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T1 - Evaluating global and regional left ventricular function in patients with reperfused acute myocardial infarction by 64-slice multidetector CT

T2 - A comparison to magnetic resonance imaging

AU - Sarwar, Ammar

AU - Shapiro, Michael

AU - Nasir, Khurram

AU - Nieman, Koen

AU - Nomura, Cesar H.

AU - Brady, Thomas J.

AU - Cury, Ricardo C.

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N2 - Background: A number of studies have compared 64-slice multidetector row computed tomography (MDCT) and magnetic resonance imaging (MRI) for left ventricular (LV) function; however, none were performed in patients with reperfused acute myocardial infarction. Objectives: We compared global and regional LV function assessment by 64-slice CT (MDCT) with cardiac magnetic resonance (CMR) after reperfused ST elevation myocardial infarction. Methods: Twenty-one patients were scanned after reperfusion with contrast-enhanced CMR and MDCT. Reconstructed short axis images were used to assess global (quantitative assessment of LF end-diastolic volume [LVEDV], end-systolic volume [LVESV], stroke volume [LVSV], ejection fraction [LVEF], and mass, by Simpson's method) and regional cardiac function (qualitative assessment on a 4-point scale [4 = normal, 3 = hypokinesia, 2 = dyskinesia, 1 = akinesia]) in a standard 17-segment myocardial model. Results: We scanned 21 persons (age, 60 ± 10 years; 19 men) with CMR and MDCT. Good correlation was observed for all global parameters between MDCT and CMR (LVEF, r = 0.90; LVEDV, r = 0.91; LVESV, r = 0.94; LVSV, r = 0.84; LV mass, r = 0.91). Interobserver agreement for regional function was excellent (weighted κ, 0.81). The interobserver agreement for regional function on MDCT and CMR were comparable (weighted κ of 0.86 and 0.88, respectively). MDCT had a better sensitivity, specificity, positive predictive value, and negative predictive value for akinetic segments on CMR than did hypokinetic segments (71%, 91%, 68%, and 93% versus 84%, 97%, 81%, and 98%, respectively). Conclusion: MDCT provides an accurate and reproducible measurement of regional and global LV function in patients with reperfused acute myocardial infarction.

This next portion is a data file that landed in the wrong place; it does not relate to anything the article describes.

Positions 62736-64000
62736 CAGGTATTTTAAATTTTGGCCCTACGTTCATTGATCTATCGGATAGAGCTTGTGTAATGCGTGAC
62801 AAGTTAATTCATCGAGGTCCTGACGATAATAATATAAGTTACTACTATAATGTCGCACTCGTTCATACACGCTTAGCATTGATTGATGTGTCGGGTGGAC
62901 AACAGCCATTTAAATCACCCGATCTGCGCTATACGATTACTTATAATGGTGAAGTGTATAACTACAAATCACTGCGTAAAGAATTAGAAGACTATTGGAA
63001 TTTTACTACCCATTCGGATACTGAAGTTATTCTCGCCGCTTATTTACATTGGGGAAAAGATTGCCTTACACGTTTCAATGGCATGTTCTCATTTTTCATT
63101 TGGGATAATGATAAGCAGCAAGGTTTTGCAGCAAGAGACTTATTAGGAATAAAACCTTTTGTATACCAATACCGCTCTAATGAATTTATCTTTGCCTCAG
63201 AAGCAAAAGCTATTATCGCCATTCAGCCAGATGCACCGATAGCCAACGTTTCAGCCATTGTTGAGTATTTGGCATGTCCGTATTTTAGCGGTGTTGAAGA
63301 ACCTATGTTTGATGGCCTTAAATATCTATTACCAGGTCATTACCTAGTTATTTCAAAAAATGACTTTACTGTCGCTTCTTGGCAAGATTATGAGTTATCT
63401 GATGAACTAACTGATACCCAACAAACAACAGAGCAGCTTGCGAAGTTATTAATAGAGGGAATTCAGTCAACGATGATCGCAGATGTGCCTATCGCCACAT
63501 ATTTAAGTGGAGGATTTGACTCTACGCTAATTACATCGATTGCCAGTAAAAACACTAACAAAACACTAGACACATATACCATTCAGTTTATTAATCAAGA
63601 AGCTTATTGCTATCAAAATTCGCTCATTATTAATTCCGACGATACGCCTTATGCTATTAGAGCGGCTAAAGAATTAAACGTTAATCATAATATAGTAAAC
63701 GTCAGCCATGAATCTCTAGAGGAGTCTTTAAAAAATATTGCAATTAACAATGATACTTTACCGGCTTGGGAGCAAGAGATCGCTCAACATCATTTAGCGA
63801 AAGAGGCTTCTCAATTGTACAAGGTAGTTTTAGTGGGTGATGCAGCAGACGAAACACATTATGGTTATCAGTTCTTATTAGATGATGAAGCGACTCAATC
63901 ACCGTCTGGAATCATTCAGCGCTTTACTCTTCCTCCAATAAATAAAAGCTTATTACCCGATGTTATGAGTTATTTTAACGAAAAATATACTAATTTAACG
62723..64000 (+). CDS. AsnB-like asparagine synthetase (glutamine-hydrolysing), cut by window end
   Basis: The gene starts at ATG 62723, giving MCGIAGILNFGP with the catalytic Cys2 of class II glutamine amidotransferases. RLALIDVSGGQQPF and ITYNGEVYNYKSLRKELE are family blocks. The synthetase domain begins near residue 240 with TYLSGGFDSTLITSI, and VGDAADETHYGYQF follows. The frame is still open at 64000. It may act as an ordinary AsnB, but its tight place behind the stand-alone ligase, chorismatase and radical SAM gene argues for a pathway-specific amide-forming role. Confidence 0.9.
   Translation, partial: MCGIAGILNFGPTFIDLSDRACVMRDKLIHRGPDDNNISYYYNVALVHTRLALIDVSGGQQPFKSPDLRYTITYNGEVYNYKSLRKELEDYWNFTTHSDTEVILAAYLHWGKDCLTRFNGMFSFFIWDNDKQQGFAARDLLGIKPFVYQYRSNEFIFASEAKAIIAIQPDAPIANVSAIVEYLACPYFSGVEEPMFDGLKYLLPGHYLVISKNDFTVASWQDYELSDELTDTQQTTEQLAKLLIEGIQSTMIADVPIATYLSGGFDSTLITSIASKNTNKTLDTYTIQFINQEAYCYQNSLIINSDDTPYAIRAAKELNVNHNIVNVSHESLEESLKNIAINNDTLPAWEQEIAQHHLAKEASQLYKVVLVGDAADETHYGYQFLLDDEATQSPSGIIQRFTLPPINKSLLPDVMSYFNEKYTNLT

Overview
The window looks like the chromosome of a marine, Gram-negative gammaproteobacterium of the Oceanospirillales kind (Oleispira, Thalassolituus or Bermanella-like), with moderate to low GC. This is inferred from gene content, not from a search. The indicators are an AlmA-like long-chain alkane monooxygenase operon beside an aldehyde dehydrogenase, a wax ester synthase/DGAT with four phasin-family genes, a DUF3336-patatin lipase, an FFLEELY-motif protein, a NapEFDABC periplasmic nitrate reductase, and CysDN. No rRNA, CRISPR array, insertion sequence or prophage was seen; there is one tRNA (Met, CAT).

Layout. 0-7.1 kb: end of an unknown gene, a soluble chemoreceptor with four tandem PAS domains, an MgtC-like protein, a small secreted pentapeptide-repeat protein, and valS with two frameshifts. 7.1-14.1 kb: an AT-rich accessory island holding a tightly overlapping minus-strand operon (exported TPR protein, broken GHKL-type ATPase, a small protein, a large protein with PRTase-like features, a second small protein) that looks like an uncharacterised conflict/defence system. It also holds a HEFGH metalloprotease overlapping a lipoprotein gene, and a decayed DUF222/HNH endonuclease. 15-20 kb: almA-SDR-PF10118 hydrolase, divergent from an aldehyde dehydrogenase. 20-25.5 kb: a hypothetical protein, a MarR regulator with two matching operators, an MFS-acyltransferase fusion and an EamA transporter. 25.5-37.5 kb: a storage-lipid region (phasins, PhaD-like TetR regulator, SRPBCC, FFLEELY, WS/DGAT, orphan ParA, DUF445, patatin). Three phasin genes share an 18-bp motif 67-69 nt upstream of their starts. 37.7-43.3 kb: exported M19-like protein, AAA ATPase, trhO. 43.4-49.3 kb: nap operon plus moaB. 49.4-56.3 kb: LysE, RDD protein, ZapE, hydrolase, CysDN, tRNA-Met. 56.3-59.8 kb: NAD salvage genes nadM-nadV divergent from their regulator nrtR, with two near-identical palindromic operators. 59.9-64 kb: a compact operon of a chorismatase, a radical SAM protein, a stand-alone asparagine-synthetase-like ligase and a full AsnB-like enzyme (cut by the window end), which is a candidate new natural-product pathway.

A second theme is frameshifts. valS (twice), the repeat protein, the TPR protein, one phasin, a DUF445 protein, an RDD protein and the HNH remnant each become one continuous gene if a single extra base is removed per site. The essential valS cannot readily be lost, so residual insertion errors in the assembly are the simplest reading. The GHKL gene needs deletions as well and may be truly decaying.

AB - Background: A number of studies have compared 64-slice multidetector row computed tomography (MDCT) and magnetic resonance imaging (MRI) for left ventricular (LV) function; however, none were performed in patients with reperfused acute myocardial infarction. Objectives: We compared global and regional LV function assessment by 64-slice CT (MDCT) with cardiac magnetic resonance (CMR) after reperfused ST elevation myocardial infarction. Methods: Twenty-one patients were scanned after reperfusion with contrast-enhanced CMR and MDCT. Reconstructed short axis images were used to assess global (quantitative assessment of LF end-diastolic volume [LVEDV], end-systolic volume [LVESV], stroke volume [LVSV], ejection fraction [LVEF], and mass, by Simpson's method) and regional cardiac function (qualitative assessment on a 4-point scale [4 = normal, 3 = hypokinesia, 2 = dyskinesia, 1 = akinesia]) in a standard 17-segment myocardial model. Results: We scanned 21 persons (age, 60 ± 10 years; 19 men) with CMR and MDCT. Good correlation was observed for all global parameters between MDCT and CMR (LVEF, r = 0.90; LVEDV, r = 0.91; LVESV, r = 0.94; LVSV, r = 0.84; LV mass, r = 0.91). Interobserver agreement for regional function was excellent (weighted κ, 0.81). The interobserver agreement for regional function on MDCT and CMR were comparable (weighted κ of 0.86 and 0.88, respectively). MDCT had a better sensitivity, specificity, positive predictive value, and negative predictive value for akinetic segments on CMR than did hypokinetic segments (71%, 91%, 68%, and 93% versus 84%, 97%, 81%, and 98%, respectively). Conclusion: MDCT provides an accurate and reproducible measurement of regional and global LV function in patients with reperfused acute myocardial infarction.

KW - Cardiac magnetic resonance imaging

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KW - Multidetector row computed tomography

KW - Myocardial infarction